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The purpose behind Section 366 of the Insolvency Act 1986 is so that Trustees In Bankruptcy can have maximum information about the bankruptcy estate.

In the case of Brake v Guy & Ors [2021] EWHC 671 (Ch) there was a discussion about information supplied to the Trustee in Bankruptcy.

Purpose of Section 366 Of The Insolvency Act 1986

The purpose of Section 366 of the Insolvency Act 1986 is so that Trustees In Bankruptcy have maximum information on the bankruptcy estate.

Relevant Judgment Extracts

It will be seen that this section does not confer a power on the trustee in bankruptcy directly to require third parties to produce information in their possession. Instead, it empowers the court on the application of the trustee to require third parties to produce such information. However, typically, trustees in bankruptcy have limited resources for making court applications, and prefer to operate where possible by agreement. Moreover, an informal and friendly approach is often more productive than a formal and antagonistic one. So it is hardly surprising that in this case Mr Swift made informal requests to the defendants by reference to section 366, without actually making formal applications to the court. If the trustee had made an application to the court, and the court had made an order under the section, the claimants could not complain at the defendants’ compliance with it. (I should say that it is not an objection that the claimants have been discharged from bankruptcy. The word ‘bankrupt’ in the section includes a bankrupt once discharged, and so the jurisdiction continues to exist: Oakes v Simms [1997] BPIR 499, CA. Nor is it an objection that the information concerned came into existence after the discharge: the section requires only that it concerns “the bankrupt or the bankrupt’s dealings, affairs or property”. The bankrupt is now a discharged rather than an undischarged bankrupt, but Oakes shows that the section applies to discharged as to undischarged bankrupts.)

On the other hand, it does not follow from this that a failure to obtain an order means that compliance with a request properly made must be a breach of privacy or confidence. The claimants say in closing that a failure to obtain an order means that, if the court does not make an order, the exception in article 8(2) cannot apply. However, for this purpose “the law” includes the common law, and not just the statute law. Consistently with the policy behind section 366, that trustees in bankruptcy should have the maximum available information about the bankrupt’s estate, in order to protect the interests of creditors in the bankruptcy, and taking a realistic view of the resources available to trustees in bankruptcy, I hold that it is not a breach of privacy or confidence for third parties on request from a trustee in bankruptcy to supply that information which the court would have ordered to be supplied if an application had been made (I am not now dealing with privileged information, to which different considerations may apply).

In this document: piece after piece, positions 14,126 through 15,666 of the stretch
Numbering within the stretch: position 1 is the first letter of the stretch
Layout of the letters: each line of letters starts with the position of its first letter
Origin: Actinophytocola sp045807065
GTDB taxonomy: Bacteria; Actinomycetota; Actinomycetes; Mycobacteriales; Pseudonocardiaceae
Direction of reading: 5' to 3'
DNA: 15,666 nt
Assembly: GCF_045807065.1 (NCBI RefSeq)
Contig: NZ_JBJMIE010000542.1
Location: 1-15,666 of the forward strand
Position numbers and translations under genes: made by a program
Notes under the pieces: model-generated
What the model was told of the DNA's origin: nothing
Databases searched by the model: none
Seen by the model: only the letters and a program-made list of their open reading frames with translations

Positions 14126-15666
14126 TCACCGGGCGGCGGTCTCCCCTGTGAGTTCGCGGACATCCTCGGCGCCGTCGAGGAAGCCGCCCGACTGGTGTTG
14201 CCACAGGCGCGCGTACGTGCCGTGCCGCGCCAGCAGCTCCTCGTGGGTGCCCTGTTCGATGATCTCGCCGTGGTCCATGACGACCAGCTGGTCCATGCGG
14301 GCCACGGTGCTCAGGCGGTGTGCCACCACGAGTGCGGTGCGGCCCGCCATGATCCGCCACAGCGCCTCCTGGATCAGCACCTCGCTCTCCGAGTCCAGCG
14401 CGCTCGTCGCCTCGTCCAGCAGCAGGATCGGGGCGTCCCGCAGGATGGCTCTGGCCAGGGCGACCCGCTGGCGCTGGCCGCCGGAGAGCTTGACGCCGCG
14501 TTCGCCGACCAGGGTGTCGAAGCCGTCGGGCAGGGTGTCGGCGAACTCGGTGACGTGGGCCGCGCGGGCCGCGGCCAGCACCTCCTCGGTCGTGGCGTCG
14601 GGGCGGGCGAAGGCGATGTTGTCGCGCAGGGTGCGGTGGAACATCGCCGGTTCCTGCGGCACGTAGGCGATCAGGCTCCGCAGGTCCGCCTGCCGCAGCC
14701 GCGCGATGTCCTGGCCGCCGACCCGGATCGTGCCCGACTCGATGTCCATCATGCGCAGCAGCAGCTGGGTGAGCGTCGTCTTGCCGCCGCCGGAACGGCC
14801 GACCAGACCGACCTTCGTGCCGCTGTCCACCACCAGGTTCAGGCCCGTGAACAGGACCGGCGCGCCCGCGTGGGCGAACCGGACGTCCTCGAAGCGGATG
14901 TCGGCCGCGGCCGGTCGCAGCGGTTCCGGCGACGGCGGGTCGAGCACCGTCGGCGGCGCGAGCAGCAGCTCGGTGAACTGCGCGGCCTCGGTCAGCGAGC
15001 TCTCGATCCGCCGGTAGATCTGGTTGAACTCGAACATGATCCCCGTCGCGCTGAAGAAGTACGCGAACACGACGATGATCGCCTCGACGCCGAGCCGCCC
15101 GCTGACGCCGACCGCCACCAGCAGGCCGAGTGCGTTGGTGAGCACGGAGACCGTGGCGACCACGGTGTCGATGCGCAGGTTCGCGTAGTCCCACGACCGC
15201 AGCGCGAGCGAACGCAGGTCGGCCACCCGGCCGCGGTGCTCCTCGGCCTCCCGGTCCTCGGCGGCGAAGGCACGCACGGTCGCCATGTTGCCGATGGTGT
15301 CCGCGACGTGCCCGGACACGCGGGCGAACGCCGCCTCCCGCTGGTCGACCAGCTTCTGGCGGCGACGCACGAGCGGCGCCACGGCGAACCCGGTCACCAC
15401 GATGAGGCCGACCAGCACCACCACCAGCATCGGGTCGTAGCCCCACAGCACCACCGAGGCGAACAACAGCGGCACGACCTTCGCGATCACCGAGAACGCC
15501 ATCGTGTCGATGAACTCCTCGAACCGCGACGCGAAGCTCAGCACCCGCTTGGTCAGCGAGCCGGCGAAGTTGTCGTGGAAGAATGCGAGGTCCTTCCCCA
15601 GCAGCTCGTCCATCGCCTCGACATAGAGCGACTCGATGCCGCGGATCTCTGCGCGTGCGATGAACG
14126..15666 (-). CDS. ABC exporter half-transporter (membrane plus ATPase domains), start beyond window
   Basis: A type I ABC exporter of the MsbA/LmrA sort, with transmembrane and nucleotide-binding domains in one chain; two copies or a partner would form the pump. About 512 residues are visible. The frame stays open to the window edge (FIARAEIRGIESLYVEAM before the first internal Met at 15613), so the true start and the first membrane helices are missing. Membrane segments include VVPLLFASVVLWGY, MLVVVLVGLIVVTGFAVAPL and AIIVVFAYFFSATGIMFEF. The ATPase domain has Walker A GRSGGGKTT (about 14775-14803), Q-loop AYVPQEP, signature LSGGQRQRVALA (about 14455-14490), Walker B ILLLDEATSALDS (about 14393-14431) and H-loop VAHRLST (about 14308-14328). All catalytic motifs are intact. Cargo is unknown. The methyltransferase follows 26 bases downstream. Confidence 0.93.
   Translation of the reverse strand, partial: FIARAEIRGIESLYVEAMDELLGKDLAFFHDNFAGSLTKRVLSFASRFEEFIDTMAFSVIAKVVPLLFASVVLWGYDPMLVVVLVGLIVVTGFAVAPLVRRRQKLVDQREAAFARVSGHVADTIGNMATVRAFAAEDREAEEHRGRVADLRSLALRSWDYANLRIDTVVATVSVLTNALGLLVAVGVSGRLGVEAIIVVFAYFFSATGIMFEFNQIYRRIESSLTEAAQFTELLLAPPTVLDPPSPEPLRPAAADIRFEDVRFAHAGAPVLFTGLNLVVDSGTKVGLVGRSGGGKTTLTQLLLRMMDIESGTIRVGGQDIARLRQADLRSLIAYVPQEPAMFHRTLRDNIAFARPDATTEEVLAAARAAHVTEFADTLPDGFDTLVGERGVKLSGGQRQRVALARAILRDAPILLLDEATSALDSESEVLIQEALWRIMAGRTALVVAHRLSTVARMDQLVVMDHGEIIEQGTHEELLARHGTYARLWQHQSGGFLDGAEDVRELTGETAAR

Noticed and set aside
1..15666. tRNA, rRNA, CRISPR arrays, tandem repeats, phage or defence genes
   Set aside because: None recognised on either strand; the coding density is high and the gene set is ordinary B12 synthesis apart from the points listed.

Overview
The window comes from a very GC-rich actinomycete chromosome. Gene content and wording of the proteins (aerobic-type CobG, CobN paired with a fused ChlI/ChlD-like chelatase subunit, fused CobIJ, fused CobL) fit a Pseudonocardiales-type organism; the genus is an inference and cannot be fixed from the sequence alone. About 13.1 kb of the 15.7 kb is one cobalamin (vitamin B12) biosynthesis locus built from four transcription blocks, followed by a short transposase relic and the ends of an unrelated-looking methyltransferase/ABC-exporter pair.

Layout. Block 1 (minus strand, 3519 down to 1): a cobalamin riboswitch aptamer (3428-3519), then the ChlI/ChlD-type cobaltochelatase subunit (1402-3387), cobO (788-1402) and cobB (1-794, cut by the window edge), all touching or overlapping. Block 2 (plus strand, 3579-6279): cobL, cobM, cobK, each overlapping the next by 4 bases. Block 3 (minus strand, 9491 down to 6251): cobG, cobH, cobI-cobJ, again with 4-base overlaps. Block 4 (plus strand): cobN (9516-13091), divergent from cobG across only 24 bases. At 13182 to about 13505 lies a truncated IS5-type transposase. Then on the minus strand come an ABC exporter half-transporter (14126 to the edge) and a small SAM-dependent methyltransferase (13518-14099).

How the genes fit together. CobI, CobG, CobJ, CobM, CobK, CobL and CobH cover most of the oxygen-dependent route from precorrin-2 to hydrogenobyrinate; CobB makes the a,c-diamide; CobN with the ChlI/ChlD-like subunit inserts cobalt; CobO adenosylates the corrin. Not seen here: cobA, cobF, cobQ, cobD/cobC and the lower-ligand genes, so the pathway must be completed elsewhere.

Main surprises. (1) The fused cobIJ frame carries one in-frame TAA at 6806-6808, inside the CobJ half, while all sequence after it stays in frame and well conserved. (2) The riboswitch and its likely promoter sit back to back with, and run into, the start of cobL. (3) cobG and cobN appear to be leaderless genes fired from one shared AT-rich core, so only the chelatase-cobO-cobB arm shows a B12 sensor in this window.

On the information available to me in this case, and taking into account the detailed submissions made to me on behalf of the claimants, I have no doubt that the information supplied in relation to the requests made would have been ordered to be supplied. The fact that some emails were sent to Mr Swift’s office after his removal from office does not change matters. They were not sent to Mr Swift personally, for his own amusement. They were sent for the benefit of the bankrupt estate, to be passed on to the new trustees.

The claimants make an argument in closing submissions (at [30]) that the defendants should not have had these documents in the first place, and refer to a passage in Toulson & Phipps, Confidentiality, [5-053], who in turn rely on a dictum in Hilton v Barker Booth and Eastwood [2005] 1 WLR 567. This is a dictum of Lord Walker of Gestinghorpe (at [35]) in the context of a vendor entering into two irreconcilable contracts of sale. Lord Walker said:

“35. If a house owner contracts to sell his house to one purchaser for £240,000 and then a week later contracts to sell it to another purchaser for £250,000, he assumes two contractual duties which are on the face of it irreconcilable, unless the seller has grounds for rescinding either contract, or can persuade one or other purchaser to release him from his obligation. That is so whether he enters into the second contract with his eyes open, in the hopes of making a larger profit, or whether (rather improbably) he does so inadvertently. It is no answer for him to say to either purchaser: I am sorry, I am obligated to another. His dilemma is his own fault (the phrase used by Lord Cozens-Hardy MR in Moody v Cox [1917] 2 Ch 71, 81, a case to which I shall return).”

This is a different context from our case, and in my judgment the analogy is inexact. Nevertheless, if applied to the present case, it would mean that the defendants cannot excuse an initial wrong of breach of privacy or confidence by saying that they subsequently acquired an obligation to pass the emails to the relevant insolvency office holder, or (as here) are otherwise justified in responding positively to a request from such an office holder. But that does not mean that the defendants commit a further wrong in passing the emails to the insolvency office holder. The office holder can ask whoever has the information to supply it.

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